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The future of transportation and the Nissan Leaf - on the streets of Takamatsu in Kagawa, Japan's smallest prefecture.

This is a continuation of our last NTM report article set in Takamatsu, Kagawa Prefecture. After traveling on the Takamatsu-Kotohira Electric Railroad (Kotoden), the duo of Mr. Manabe and...

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2010/12/24

It is not true that "big country = unfit for EVs"

Takamatsu
Manabe: The proportion of customers who have pre-ordered the Nissan Leaf is comparatively high in Takamatsu. It might be because environmental consciousness is high, or because a large number of people just like new things. Actually, I think both are true. Quite a few corporate customers have ordered because of the low running costs, and there are also a surprisingly large number of individual customers.

Doi: I think the Nissan Leaf is a very affordable car for corporations. It's the perfect company vehicle for industries that don't have a need to travel very large distances and, because they are always parked at night, can easily be charged. The Nissan Leaf, depending on the circumstances, can travel 200km on a full charge* which makes it ideal for the compactness of Takamatsu. The driving range of EVs is often pointed out as a problem but, in reality, most people rarely have the chance to drive 200km per day in their everyday lives. The average usage of an electric vehicle car-share in Takamatsu would probably be about 40km, If that's the case, that would mean you would only need to charge 40km worth with each charge.
(*estimated value in JC08 mode)

Manabe: How long would 40kms worth take to charge?

Doi: With normal charging it takes approximately 8 hours in order to drive 200km so, dividing simply, it would take just less than 2 hours. This time is shortened even more with the use of high-speed charging and I feel the customers will likely not notice an inconvenience with EVs.

Manabe: So are EVs not suited for large countries such as America?

Doi: Though the country may be large, it's not the case that everywhere is far apart. Even in America regional cities aren't that large. The other day in China I asked, "Because this is such a large country, it must be hard to use EVs, right?" and was told, "That's not so. Because China is too big we don't use cars to travel from city to city." Even in large countries, EVs are perfect for traveling within a city while travel from city to city can be done by public transportation or possibly in the future using fuel cell equipped transport. So, it would seem "big country = unfit for EVs" is not necessarily the case. Because, in the end, the customer will pick the most convenient vehicle for them.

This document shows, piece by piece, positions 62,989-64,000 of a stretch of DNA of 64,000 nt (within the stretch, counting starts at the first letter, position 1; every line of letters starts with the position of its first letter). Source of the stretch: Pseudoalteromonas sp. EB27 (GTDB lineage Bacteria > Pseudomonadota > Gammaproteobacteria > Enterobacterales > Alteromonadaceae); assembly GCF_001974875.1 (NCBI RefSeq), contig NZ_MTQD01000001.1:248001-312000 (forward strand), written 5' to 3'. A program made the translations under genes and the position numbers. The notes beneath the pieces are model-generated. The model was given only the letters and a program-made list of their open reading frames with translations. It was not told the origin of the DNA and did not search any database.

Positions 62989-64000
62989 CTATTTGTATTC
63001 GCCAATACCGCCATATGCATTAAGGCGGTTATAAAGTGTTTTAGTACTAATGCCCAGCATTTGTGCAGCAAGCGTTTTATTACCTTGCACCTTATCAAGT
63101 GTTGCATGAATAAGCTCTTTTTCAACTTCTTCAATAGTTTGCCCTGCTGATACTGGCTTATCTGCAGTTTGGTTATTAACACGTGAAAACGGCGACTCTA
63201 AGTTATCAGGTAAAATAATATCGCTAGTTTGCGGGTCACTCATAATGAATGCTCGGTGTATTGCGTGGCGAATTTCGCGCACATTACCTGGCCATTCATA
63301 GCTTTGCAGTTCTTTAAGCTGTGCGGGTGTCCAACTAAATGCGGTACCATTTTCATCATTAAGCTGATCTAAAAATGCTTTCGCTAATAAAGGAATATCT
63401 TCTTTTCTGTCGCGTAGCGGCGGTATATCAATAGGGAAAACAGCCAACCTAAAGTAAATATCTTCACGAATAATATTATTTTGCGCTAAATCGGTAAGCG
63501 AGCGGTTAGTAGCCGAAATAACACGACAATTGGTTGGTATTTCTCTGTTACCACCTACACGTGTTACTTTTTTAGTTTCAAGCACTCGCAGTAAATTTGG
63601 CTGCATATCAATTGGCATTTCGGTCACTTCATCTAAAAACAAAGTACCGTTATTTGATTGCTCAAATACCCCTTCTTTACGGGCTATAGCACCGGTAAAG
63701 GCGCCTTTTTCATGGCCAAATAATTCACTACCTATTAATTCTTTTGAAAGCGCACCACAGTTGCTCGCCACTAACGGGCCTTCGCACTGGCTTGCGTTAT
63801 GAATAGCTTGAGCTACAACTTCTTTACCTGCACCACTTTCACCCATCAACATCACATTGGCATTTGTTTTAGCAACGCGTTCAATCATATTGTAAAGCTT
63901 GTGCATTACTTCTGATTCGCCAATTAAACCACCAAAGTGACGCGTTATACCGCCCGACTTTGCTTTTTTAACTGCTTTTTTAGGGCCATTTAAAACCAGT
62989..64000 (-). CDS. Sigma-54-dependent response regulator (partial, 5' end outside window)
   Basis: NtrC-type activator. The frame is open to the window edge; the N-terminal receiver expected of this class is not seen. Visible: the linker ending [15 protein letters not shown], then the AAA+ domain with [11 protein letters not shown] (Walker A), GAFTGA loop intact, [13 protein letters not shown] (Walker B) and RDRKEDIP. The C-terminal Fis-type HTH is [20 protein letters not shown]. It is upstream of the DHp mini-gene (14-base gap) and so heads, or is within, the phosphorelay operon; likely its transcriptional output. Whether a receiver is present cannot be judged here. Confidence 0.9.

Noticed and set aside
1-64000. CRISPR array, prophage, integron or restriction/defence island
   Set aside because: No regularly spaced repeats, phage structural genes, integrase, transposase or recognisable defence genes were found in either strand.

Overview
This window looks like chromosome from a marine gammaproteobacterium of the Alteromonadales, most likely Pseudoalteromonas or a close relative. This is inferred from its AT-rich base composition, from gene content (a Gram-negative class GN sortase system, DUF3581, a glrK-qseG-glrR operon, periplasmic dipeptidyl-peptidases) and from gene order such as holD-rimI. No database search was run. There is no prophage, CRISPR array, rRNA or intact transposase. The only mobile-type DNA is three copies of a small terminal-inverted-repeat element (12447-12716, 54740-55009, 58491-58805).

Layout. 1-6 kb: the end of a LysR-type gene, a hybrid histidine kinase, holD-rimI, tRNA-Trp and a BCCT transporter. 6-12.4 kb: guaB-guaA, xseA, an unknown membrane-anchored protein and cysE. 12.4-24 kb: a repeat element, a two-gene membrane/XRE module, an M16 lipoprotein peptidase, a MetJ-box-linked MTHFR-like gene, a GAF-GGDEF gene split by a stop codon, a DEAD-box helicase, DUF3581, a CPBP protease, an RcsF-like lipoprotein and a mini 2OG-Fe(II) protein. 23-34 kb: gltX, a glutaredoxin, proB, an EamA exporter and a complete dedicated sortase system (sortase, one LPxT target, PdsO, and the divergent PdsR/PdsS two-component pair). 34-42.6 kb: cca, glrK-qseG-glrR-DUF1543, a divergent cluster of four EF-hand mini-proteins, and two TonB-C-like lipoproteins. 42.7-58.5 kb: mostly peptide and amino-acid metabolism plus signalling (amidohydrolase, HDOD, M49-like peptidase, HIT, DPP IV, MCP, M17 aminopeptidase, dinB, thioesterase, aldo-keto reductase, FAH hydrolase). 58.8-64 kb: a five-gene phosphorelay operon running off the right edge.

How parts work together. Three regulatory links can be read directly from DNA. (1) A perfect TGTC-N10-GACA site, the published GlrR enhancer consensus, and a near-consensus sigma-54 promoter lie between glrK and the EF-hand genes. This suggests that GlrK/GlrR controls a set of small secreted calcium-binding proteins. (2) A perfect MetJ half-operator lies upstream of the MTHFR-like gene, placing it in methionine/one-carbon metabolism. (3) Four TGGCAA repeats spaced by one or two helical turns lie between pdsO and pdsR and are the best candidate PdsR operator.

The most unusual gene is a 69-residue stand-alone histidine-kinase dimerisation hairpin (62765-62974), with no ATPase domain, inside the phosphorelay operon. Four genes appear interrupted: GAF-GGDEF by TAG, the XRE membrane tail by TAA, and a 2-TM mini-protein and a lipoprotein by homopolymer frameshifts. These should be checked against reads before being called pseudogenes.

A place to experience the merit of EVs

Takamatsu
Doi: A moment ago you mentioned liking new things and, without a doubt, EVs have new merits. Because they don't make a sound, you're likely to be be surprised when riding in one. Even driving around the same places that you do now, you're bound to see the scenery in a completely different way. It feels like the idea of a peaceful city with quiet cars fits with the current times.

Manabe: This was the case with the idling stop technology of the March as well, its quietness is a real merit. I think in an EV, you could hear the sound of the waves or the wind as you drive alongside the ocean. Back when minivans and SUVs became fashionable, they were popular because the high driving position was seen as a merit. EVs also have their own unique merits. The important thing is that it matches with the current mood of today. Because customers can experience a completely different sensation from gasoline vehicles, if we can expand the opportunities to ride in EVs, I believe that the number of customers who will consider buying one will increase. Providing the opportunity to experience EVs in the occasional taxi ride, rental car, or car-share is important.

Doi: I would like to take that opportunity to focus on rental cars. For example, I believe that if customers use an EV for a few days at a tourist spot they will think, "Hey, this is nice." This is because, when traveling at a tourist spot, people don't worry too much about how far they are traveling. Also, rather than focusing on the environment, I think the motivation of "since we're on vacation, let's try a car that's a little different" is just fine.

Manabe: I think convenience stores are perfect for car-sharing locations because there is always at least one in every town. Imagine there is always one Nissan Leaf at the convenience store, you could reserve it on your cellphone and then cycle to pick it up. In the past we've wanted to make it possible to charge EVs at convenience stores but, because a trip to the store lasts at most 10 minutes, they are not suitable charging station locations. For charging stations, large shopping centers where a longer time will be spent are ideal.